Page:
Just as a steady inflow of immigrants has eased Australia’s shift from a manufacturing to a services economy, they will play an important role in helping our businesses to innovate in the face of intensified global competition and technological change.

However reforms are needed to maintain public support for sustained immigration intakes. Most importantly, widespread underpayment and mistreatment of working holidaymakers and international students in the workplace must be addressed urgently.

Such issues have been exposed internationally. They may negatively impact Australia’s competitive standing in industries such as education and horticulture that rely heavily on temporary migrant workers.

Recent media reports, government inquiries and academic studies show that mistreatment of temporary migrant workers is not limited to 7-Eleven. Policy changes particularly through strong enforcement of regulations are needed to restore level playing fields for business and the workforce.

Some visa arrangements can cause temporary migrant workers to become dependent on their employers. For example, international students are required to work no more than 40 hours per fortnight.

A small transgression exposes international students to potential visa cancellation and removal. Their resident rights, enrolment in education, and employment are then dependent on employers not sharing any breaches of their visa conditions with the Department of Immigration and Border Protection. Unless these and other arrangements the create dependence on employers are fixed, temporary migrants will remain fearful of seeking redress.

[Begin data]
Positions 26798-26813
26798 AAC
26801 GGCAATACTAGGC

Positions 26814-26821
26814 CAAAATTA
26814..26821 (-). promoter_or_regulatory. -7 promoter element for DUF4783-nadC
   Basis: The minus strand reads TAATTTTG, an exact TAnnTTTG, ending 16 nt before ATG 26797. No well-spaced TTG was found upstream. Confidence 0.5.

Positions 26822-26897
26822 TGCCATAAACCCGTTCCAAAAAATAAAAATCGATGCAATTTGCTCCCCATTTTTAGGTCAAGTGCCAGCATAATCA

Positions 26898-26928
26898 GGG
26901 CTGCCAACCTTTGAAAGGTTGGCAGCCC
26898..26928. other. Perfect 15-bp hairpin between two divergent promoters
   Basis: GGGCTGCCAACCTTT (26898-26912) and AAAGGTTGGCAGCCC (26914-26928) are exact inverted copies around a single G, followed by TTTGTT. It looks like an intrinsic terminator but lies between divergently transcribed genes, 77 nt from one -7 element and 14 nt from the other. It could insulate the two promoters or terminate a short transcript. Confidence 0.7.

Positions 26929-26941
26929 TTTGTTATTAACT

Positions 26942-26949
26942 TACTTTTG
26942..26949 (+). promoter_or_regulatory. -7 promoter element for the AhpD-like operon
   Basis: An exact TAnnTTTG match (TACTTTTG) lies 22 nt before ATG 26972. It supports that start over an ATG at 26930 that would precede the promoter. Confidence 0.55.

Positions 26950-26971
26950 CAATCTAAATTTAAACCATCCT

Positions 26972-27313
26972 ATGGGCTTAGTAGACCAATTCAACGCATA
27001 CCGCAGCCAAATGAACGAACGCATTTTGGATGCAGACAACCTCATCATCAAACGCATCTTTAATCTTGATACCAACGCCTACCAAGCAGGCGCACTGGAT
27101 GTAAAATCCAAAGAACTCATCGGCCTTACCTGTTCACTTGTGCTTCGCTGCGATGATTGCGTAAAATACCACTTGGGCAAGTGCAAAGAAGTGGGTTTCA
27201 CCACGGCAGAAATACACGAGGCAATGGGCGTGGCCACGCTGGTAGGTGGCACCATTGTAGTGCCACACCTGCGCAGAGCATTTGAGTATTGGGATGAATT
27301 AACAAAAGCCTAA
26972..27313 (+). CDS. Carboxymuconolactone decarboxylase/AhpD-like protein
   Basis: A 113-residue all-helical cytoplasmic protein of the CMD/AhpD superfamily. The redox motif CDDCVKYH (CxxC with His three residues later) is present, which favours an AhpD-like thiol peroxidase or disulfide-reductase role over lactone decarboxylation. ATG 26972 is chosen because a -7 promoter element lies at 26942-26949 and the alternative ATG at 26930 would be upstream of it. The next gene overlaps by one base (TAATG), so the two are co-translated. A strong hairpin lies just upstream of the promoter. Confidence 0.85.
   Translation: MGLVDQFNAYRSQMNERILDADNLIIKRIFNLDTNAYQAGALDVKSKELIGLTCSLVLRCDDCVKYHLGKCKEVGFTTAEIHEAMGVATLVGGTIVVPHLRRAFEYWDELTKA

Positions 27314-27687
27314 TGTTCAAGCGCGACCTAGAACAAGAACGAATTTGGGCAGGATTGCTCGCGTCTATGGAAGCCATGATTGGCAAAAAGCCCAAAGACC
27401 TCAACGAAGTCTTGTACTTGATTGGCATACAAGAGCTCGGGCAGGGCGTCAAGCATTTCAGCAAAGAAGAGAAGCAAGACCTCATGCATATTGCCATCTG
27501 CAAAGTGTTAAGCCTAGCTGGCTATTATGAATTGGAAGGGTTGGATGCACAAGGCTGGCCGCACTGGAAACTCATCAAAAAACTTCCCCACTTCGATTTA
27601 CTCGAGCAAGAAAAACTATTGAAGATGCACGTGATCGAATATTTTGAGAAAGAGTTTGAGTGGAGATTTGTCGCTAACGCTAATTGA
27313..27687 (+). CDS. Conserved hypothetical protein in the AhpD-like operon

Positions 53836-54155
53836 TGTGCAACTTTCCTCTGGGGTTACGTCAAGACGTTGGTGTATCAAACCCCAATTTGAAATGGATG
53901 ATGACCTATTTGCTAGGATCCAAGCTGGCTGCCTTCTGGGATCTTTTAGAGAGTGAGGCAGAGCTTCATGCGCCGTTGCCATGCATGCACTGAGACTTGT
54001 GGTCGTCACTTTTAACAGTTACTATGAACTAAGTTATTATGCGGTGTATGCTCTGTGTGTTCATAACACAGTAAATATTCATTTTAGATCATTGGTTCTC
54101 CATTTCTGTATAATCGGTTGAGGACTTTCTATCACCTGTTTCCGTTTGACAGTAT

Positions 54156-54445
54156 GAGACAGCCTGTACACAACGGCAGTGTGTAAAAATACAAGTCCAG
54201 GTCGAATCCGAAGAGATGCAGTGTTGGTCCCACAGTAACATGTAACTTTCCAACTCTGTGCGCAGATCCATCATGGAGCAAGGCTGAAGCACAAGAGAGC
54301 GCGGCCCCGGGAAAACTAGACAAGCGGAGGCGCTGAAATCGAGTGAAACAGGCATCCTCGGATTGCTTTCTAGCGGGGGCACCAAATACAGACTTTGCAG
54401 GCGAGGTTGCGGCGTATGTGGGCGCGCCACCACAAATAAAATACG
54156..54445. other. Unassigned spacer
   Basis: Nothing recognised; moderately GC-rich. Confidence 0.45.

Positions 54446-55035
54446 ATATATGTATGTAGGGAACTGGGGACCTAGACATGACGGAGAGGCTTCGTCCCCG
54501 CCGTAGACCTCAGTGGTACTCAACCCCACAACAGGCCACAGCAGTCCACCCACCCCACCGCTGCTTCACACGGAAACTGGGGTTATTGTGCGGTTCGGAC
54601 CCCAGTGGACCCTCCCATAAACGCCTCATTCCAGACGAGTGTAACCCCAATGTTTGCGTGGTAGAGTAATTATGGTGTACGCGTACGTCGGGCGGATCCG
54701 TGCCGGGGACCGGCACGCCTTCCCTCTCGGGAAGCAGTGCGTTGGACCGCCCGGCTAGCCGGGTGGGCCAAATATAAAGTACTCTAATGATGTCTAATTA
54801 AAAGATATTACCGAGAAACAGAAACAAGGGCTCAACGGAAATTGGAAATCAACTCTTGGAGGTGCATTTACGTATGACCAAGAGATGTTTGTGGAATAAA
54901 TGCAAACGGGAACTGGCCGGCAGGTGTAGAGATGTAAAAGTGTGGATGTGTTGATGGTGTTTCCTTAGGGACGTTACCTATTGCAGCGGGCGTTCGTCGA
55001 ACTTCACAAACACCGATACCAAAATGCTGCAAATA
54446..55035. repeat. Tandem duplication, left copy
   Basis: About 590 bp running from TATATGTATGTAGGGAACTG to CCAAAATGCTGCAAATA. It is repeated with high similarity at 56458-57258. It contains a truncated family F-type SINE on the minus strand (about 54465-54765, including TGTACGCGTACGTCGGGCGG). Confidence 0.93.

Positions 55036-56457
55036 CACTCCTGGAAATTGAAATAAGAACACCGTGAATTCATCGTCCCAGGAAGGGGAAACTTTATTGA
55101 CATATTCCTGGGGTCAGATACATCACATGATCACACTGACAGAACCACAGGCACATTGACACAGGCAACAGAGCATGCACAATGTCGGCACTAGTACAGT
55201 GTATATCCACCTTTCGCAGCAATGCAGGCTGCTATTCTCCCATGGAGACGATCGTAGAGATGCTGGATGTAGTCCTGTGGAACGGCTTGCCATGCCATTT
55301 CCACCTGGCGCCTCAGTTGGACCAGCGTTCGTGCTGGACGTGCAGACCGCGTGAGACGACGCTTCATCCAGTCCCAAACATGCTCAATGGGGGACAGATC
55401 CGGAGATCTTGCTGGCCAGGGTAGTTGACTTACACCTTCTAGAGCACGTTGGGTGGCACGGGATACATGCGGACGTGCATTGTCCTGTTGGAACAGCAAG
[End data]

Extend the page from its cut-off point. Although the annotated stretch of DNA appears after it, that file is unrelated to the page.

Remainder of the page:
Weak enforcement of employment laws fails to deter unscrupulous employers from underpaying and mistreating temporary migrants and puts honest employers at a competitive disadvantage.

The Fair Work Ombudsman has only 250 inspectors for 2.1 million workplaces and 11.6 million workers. It needs more resources to ensure that our employment laws are enforced in industries with large numbers of temporary migrant workers such as food services, hospitality, retail, and horticulture.

Allocation of temporary skilled 457 visas must reflect genuine skills shortages rather than recruitment problems some employers experience, which are often the result of the low wages and poor conditions they offer to prospective employees.

The policies governing 457 visas must take greater account of objective longer-term labour market needs. This includes providing opportunities for decent employment and attractive career paths for workers, rather than serving subjective short-term employer interests.

Economic immigration in Australia has been managed remarkably successfully. But for the good of the country we must address current challenges that have the potential to undermine public confidence in existing immigration policies.

This is an edited extract of a new report published by the Lowy Institute for International Policy.